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Darwin's finches evolve before scientists' eyes

25 November 2017

Soon the bird made himself at home, and despite their differences, he was able to woo one member of the island's inhabitants.

In an incredible story, one bird got lost at sea and ended up creating an entirely new species on a remote island in the Pacific, shocking the science community. The authors of the study have previously reported that there has been a considerable amount of gene flow among species of Darwin's finches over the last several thousands of years.

A new species of finch has evolved on the Galapagos Islands, the archipelago that was central to Charles Darwin's theory of natural selection.

"The novelty of this study is that we can follow the emergence of new species in the wild", B. Rosemary Grant explained. "He was so different from the other birds that we knew he did not hatch from an egg on Daphne Major", Princeton zoology professor Peter Grant told Phys.org.

Back in 1981, researchers working on a tiny volcanic island north of Santa Cruz called Daphne Major realized a unusual bird that didn't look like anything typically found on the remote dot of land.

The scientist took a sample of blood from the bird before releasing him. The Grants and their research team followed the new "Big Bird lineage" for six generations, taking blood samples for use in genetic analysis. What they did manage to attract was each other, and interbreeding resulted in more and more Big Birds on the island.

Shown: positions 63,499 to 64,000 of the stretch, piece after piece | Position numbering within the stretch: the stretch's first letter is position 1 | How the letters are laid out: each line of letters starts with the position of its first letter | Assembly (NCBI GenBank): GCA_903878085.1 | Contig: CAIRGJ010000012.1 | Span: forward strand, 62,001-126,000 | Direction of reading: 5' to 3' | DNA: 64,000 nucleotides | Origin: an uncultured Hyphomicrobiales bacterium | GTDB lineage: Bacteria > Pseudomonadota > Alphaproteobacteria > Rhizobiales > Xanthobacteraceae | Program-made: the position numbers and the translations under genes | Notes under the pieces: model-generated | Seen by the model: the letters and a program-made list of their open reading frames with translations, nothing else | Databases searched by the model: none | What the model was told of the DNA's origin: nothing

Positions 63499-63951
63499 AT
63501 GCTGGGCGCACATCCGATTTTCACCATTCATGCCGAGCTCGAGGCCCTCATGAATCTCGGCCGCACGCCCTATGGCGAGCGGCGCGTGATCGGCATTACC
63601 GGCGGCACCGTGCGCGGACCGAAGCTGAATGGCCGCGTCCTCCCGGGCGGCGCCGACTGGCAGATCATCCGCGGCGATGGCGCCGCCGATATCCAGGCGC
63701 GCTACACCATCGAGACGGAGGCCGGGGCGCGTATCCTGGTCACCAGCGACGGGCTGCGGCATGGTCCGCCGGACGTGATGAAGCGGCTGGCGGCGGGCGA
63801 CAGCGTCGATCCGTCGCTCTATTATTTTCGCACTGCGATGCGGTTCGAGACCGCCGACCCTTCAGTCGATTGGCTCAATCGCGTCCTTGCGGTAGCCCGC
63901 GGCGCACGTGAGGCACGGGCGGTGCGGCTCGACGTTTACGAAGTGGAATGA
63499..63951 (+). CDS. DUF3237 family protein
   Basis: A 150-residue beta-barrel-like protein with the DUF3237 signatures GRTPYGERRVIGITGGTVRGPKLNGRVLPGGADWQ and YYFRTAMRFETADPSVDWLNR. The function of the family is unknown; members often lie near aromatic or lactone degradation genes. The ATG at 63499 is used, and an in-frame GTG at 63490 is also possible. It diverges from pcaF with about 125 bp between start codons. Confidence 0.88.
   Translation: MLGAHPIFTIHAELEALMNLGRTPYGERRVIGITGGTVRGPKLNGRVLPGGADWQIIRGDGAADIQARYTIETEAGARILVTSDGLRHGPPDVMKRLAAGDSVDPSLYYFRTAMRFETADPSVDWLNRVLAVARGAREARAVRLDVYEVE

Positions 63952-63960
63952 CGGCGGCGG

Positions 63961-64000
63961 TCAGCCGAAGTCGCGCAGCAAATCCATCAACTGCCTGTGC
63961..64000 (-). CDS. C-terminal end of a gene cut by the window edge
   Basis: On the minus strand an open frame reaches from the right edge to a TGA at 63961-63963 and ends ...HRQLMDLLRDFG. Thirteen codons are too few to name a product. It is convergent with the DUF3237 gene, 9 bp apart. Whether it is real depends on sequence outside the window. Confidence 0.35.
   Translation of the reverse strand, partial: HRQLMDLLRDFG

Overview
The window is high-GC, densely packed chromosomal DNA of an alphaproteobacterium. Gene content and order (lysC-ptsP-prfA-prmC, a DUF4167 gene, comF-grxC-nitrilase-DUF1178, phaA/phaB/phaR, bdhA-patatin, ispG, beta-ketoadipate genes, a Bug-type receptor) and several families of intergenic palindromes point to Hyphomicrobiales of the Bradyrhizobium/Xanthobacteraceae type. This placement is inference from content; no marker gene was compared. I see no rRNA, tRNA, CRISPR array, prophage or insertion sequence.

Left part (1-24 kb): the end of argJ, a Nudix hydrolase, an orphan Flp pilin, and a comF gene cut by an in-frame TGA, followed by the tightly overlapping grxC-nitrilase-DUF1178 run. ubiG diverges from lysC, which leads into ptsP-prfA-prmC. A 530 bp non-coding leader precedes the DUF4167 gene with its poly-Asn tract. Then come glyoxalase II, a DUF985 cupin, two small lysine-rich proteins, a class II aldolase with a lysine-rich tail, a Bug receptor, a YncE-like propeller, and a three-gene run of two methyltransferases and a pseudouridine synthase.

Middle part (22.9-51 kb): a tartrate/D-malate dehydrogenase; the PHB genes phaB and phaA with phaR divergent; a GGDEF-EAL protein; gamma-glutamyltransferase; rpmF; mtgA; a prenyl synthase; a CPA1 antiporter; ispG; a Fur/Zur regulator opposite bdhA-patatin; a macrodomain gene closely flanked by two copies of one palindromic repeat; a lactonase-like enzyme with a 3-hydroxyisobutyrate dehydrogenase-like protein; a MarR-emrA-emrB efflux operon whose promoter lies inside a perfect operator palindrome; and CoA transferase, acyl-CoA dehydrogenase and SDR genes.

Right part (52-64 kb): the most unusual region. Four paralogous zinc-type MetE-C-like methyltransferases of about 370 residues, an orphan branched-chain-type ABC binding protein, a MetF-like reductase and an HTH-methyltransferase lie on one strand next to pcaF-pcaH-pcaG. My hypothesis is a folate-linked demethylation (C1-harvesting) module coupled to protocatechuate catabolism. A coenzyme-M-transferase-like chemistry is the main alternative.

Professor Leif Andersson, of Uppsala University, added: "A naturalist who came to Daphne Major without knowing that this lineage arose very recently would have recognized this lineage as one of the four species on the island". This shows how important geographical isolation is when it comes to creating new species. Unlike their father, the male offspring were unable to attract females from other species due to the fact that their song was especially unusual and their beaks were odd sizes and shapes.

Even more remarkably, hybrid species have been long believed to be sterile, meaning that they are unable to reproduce and become a viable species, however this observation demonstrates that it is possible.

An island of the Galapagos archipelago is home to a brand new species which provides direct evidence that a species can develop from two other species in as little as two generations. In the case of the Big Birds, researchers believe that the new line has a good potential for success.

The original "lost" male was eventually identified as a cactus finch that had originated on a neighboring island over 60 miles away, but the new species is now an entirely unique animal. The majority of these lineages have gone extinct but some may have led to the evolution of contemporary species.

"We have no indication about the long-term survival of the Big Bird lineage, but it has the potential to become a success, and it provides a attractive example of one way in which speciation occurs", said Leif Andersson, a professor at Uppsala University.

Darwin's finches evolve before scientists' eyes